BirdLife International is extending its Albatros Task Force, the initiative to reduce seabird bycatch in collaboration with fishermen, to Europe. Here, the so called Seabird Task Force starts at two bycatch hotspots, Lithuania and the Spanish Mediterranean. Reasons to prioritise this latter area deserve some further explanation.
Spain has a wide diversity of seabirds, with over 40 regular species, more than 20 of them breeding, spread across three distinct geographical regions: the Macaronesia, the European Atlantic and the Mediterranean. Of these, the Mediterranean hosts smaller seabird numbers, but a relatively high diversity of species, many of them of conservation concern precisely due to their tiny populations, as well as restricted distribution ranges. Moreover, the Mediterranean region is highly populated and therefore supports high human pressure, which affects seabirds in several ways: coastal development, introduced predators, pollution, fisheries overexploitation, etc. Among these, bycatch appears to be one of the most serious threats for some species.
Of the seabirds of conservation concern, two species deserve particular attention, the Balearic shearwater Puffinus mauretanicus (Critically Endangered) and the Yelkouan shearwater P. yelkouan (Vulnerable). Both are endemic to the Mediterranean, with small global populations and sharp declining trends, that could lead to their extinction in the near future. Although they are affected by introduced predators and other threats in their colonies, the major drivers of their decline seem to occur at sea, and bycatch postulates itself as the most important of them, particularly on longlines.
Why these birds are prone to be caught in longlines? Both Balearic and Yelkouan shearwaters are often seen following fishing vessels to capture discards, and can get captured in the longline baited hooks when these are thrown overboard during the setting operations. Demersal longlines are particularly dangerous for them, as they operate over the continental shelf, where both species of shearwaters tend to forage (while pelagic longlines often operate further offshore), and use smaller hooks, as well as more suitable bait (often sardine or similar sized fish, ideal for the shearwaters). Moreover, these seabirds are highly gregarious in their foraging grounds, and can “attack” a longline by the hundreds, with the risk of “massive captures” (several tens or more).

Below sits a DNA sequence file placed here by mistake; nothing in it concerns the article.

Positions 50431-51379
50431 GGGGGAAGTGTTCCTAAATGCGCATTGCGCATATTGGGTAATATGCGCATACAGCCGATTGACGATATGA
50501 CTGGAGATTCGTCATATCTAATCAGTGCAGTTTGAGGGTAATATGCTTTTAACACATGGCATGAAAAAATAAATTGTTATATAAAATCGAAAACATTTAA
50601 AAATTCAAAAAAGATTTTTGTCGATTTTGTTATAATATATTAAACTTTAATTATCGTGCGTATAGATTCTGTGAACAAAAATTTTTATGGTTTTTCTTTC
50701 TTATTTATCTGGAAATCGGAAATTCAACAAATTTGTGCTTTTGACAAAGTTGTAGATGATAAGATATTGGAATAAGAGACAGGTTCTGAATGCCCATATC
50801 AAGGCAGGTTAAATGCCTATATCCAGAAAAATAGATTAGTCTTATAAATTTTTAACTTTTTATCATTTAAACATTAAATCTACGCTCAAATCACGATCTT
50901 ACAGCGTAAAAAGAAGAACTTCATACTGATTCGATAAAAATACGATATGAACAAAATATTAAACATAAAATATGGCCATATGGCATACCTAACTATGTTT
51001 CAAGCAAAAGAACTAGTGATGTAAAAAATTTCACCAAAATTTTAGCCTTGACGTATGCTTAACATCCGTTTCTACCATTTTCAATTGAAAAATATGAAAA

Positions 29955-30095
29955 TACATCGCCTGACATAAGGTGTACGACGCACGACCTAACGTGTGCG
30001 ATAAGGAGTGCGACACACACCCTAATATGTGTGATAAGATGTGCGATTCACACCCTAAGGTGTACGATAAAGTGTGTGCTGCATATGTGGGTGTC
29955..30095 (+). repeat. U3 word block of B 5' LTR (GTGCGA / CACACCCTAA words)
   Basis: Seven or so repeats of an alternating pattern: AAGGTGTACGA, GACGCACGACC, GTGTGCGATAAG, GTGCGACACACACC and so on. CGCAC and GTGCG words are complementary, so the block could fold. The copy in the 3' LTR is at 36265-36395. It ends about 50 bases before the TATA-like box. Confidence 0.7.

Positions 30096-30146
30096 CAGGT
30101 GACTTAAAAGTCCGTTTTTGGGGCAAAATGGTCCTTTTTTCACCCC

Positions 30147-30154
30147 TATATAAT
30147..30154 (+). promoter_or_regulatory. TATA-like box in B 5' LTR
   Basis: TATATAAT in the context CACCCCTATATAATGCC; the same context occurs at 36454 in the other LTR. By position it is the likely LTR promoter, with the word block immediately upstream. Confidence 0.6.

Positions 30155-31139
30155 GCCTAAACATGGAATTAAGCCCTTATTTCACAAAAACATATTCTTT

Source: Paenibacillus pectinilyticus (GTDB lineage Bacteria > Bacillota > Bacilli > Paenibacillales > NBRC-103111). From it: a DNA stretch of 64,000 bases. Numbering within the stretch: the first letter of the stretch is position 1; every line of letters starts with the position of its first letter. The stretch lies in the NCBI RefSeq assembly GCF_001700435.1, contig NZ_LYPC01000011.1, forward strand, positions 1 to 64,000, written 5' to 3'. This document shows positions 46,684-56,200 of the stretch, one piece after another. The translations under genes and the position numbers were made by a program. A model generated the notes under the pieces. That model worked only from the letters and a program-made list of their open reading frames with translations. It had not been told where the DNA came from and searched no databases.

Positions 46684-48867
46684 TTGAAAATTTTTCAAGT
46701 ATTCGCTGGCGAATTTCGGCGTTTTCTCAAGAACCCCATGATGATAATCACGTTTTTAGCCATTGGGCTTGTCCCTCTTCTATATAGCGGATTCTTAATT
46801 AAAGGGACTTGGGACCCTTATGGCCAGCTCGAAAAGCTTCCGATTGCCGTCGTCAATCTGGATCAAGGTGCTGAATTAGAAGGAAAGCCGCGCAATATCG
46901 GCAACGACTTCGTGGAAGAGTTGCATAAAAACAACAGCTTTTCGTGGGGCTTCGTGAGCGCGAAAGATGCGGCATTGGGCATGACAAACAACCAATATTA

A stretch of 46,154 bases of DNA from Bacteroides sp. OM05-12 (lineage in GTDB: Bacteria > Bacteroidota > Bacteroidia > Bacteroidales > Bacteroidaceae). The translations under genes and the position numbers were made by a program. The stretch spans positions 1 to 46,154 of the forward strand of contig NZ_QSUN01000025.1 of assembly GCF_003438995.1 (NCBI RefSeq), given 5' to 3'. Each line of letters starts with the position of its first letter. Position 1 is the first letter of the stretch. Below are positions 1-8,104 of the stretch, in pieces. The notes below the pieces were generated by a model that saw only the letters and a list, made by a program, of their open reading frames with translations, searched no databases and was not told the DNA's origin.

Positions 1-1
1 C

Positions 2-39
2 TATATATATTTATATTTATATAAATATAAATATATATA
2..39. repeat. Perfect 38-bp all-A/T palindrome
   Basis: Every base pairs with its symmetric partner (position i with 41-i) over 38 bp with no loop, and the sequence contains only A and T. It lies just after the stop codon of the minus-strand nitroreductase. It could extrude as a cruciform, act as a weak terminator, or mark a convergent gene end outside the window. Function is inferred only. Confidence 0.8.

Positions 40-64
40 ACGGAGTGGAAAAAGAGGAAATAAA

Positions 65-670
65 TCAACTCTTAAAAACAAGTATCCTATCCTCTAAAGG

Information supporting the idea that demersal longline is a major threat for the two small shearwaters endemic to the Mediterranean is still patchy, but increasing. Events of “mass” mortality have been reported by fishermen (up to over 200 small shearwaters in a single line), or deduced from stranded birds on the beach. Questionnaires to fishermen also point in that direction, with a described event of up to 3,900 seabirds reported!!! And observers onboard demersal longlines have reported the regular capture of the shearwaters, though effort is still limited.
The new Seabird Task Force brings the opportunity to reinforce observers’ effort in the Demersal longline fishery operating off Catalonia, NE Spain, one of the main foraging grounds for the Balearic shearwater in winter and spring (pre-breeding and breeding periods), and also the main foraging area for Yelkouan shearwaters in Spain. Other seabirds regularly captured include Scopoli’s shearwater Calonectris diomedea and Audouin’s gull Larus audouinii, both endemic to the Mediterranean. Recent observers’ work has been conducted in the region by a team from the University of Barcelona (and the Spanish Institute of Oceanography in pelagic longlines), plus questionnaires and workshops by SEO/BirdLife, but further effort is necessary to refine the existing information, most important to provide an accurate estimate of bycatch rates, given the high variability observed. During 2015, SEO/BirdLife’s observers will get onboard demersal longliners across the Catalan coast to address these issues. Later, in 2016, mitigation measures will be tested to assess their efficiency at solving the problem. The close collaboration with fishermen will be essential to achieve any success. We’ll keep you posted of future advances with the project.